Link to Fairtrade UK website.
Look out for this trademark on 
products when you shop.











What is Fairtrade ?

“Massive poverty and obscene inequality are such terrible scourges of our times  ..............  that they have to rank alongside slavery and apartheid as social evils.”

Nelson Mandela    
Make Poverty History rally, London

Fairtrade is not just about coffee, or tea, or chocolate, or fruit, or snacks, or clothes, or gifts, or even footballs.

  • Fairtrade is about people !

“The US Government subsidises rice which costs $1.8Bn to grow to the tune of $1.3Bn - effectively paying 72% of the cost of production.  They then dump 4.7 million tonnes at 34% of the production costs on developing countries.”

“Kicking Down the Door”    
OXFAM, 2005 

It's about people who have been stitched up by the whole exploitative system of world trade that puts profit first, second and third before it thinks about justice.  It creates a rigged market that trashes people's ability to sell their produce and earn a decent living.

It's about people who have been exploited for decades - getting a miserly day's pay for a hard week's work.  It's about people who have known hunger and illness most of their lives due to poverty.  It's about people who have watched their kids die young through drinking filthy water, poor sanitation and lack of health care and education.

  • Fairtrade is about transforming people's lives.

The Fairtrade mark (see top, left) guarantees:-

  • Producers get a fair, stable minimum price through long-term contracts for their products, which covers their food, housing and other basic needs
  • A “social premium” for producers to improve their lives through, for example, new community facilities
  • Adherence to strict environmental criteria
  • A stronger position in world markets, especially for smaller scale production
  • A closer link between consumers and producers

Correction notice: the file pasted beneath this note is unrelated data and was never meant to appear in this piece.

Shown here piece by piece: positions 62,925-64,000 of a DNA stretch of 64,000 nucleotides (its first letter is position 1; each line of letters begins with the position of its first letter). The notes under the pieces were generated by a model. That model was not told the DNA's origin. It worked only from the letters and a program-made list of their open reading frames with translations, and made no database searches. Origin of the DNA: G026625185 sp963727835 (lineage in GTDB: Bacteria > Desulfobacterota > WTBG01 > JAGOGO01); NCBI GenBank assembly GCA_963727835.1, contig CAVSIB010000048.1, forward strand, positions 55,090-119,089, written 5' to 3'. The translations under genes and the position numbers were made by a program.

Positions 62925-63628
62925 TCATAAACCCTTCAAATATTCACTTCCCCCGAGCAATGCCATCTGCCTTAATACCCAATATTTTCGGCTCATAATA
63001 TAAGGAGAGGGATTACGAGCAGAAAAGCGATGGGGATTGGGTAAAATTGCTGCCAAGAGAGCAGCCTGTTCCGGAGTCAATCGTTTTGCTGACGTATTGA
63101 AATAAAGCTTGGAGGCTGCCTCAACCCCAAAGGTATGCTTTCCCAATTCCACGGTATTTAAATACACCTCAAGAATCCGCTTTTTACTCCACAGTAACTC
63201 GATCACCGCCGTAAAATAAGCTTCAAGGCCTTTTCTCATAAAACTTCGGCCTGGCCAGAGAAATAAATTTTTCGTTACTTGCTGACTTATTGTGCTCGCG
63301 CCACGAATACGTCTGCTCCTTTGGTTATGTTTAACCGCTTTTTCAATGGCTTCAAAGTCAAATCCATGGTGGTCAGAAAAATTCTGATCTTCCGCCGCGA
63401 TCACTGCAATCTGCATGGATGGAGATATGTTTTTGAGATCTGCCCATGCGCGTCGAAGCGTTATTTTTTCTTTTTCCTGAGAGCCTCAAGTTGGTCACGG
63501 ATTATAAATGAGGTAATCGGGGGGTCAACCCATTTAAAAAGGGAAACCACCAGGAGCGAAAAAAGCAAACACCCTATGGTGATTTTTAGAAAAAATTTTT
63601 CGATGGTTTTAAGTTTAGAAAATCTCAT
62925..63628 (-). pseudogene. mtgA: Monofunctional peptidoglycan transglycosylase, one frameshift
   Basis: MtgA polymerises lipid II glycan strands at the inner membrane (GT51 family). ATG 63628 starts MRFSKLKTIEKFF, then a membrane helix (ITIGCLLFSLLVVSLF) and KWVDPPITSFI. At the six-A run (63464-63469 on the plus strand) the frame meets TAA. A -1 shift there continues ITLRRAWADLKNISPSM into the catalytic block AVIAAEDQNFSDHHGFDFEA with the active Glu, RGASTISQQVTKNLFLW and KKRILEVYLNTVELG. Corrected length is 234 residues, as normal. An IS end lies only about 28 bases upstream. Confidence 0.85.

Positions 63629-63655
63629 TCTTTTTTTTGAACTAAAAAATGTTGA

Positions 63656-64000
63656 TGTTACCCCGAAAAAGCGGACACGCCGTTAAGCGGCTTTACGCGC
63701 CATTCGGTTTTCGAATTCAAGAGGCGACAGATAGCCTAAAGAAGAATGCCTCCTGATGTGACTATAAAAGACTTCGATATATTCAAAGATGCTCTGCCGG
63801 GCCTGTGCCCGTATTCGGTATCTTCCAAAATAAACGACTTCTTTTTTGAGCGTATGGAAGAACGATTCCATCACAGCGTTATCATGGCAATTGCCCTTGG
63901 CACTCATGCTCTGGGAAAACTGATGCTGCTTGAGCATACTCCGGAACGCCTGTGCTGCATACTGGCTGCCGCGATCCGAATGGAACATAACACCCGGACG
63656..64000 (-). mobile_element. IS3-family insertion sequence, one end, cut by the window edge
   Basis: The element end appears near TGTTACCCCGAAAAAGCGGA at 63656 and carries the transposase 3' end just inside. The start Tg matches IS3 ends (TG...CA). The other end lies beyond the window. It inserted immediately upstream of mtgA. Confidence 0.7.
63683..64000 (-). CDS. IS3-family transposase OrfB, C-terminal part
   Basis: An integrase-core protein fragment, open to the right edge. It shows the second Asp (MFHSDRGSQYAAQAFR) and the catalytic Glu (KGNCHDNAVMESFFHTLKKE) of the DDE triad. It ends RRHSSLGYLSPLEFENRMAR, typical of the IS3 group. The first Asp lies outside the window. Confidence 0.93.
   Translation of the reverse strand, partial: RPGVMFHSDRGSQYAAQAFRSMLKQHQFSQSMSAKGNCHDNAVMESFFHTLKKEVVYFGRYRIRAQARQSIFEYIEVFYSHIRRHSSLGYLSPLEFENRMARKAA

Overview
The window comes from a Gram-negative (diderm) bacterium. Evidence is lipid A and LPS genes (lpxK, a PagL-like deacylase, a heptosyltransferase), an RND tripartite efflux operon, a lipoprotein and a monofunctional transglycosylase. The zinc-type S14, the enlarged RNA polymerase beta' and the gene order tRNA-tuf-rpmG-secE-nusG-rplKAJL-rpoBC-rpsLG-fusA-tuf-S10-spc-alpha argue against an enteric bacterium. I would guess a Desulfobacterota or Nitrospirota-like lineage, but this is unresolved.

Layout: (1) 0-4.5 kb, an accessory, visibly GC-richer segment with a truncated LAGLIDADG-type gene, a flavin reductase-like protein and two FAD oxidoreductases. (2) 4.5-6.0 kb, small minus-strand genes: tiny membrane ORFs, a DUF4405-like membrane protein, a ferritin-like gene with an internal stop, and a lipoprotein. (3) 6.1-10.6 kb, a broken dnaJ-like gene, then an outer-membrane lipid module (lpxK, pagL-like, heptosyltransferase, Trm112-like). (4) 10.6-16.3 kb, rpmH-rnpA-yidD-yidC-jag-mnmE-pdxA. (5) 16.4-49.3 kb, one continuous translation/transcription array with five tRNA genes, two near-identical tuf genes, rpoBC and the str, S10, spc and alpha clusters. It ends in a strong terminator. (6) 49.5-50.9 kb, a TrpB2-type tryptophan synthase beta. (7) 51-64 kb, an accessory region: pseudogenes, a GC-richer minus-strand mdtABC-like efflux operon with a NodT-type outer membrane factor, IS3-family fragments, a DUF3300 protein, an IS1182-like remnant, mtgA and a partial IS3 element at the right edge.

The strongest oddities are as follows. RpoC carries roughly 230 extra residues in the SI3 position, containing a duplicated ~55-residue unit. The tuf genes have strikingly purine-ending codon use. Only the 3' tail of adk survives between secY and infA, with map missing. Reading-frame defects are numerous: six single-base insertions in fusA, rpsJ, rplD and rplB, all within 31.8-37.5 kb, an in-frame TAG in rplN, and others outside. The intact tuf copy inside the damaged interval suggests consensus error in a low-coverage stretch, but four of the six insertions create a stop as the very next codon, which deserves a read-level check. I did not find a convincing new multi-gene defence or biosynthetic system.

• A democratic marketing structure controlled by the producers
  • Adherence to the main International Labour Organisation conventions on workers’ conditions

We choose Fairtrade products.  We do the right thing and we feel good about the way we live our lives.  We are part of the answer, not part of the problem.

We get quality products at a fair price.  The producers get a fair slice of the cake - not just the crumbs !  The commodity broker fat cats are on a diet.

The Fairtrade movement

Fair Trade began as a grassroots movement about 40 years ago in Europe, as groups and charities recognised the important role that consumers could play to improve the situation for producers.  Importing groups were set up to buy directly from the producers in Africa, Asia, Latin America and the Caribbean.  The goods were sold directly through their own “One World” shops or through mail order catalogues, thus giving consumers the opportunity to buy fairly traded products.  The need to bring these goods to a much wider customer base led to the setting up in 1992 of the Fairtrade Foundation by CAFOD, Christian Aid, New Consumer, Oxfam, Traidcraft and the World Development Movement – later to be joined by Britain’s largest women’s organisation, the Women’s Institute – in order to develop the Fairtrade Mark. 

The Fairtrade mark on labelled goods certifies that products meet Fairtrade standards.  It cannot be used except under the terms of the Fairtrade Foundation’s licence agreement.  The Foundation itself does not buy or sell products, but works with all those that do.  It is the UK member of Fairtrade Labelling Organisations, which unites 17 national initiatives across Europe, Japan and North America, which has one world-wide set of standards for producers and traders.  There are regular inspections and certification through a global network of trained inspectors. 

There are over 500 retail and over 200 catering products.  For example, there are dozens of different roast and ground coffees.  Other products include tea, chutneys, sauces, jams, fruit, wines, pasta, rice, biscuits, snack bars, gifts, clothes and, yes, even footballs !

According to a MORI poll, 50% of people interviewed recognised the Fairtrade mark, figure that has doubled in the last two years.  The UK is the second largest market for Fairtrade goods after Switzerland.  Fairtrade sales here are currently doubling every two years.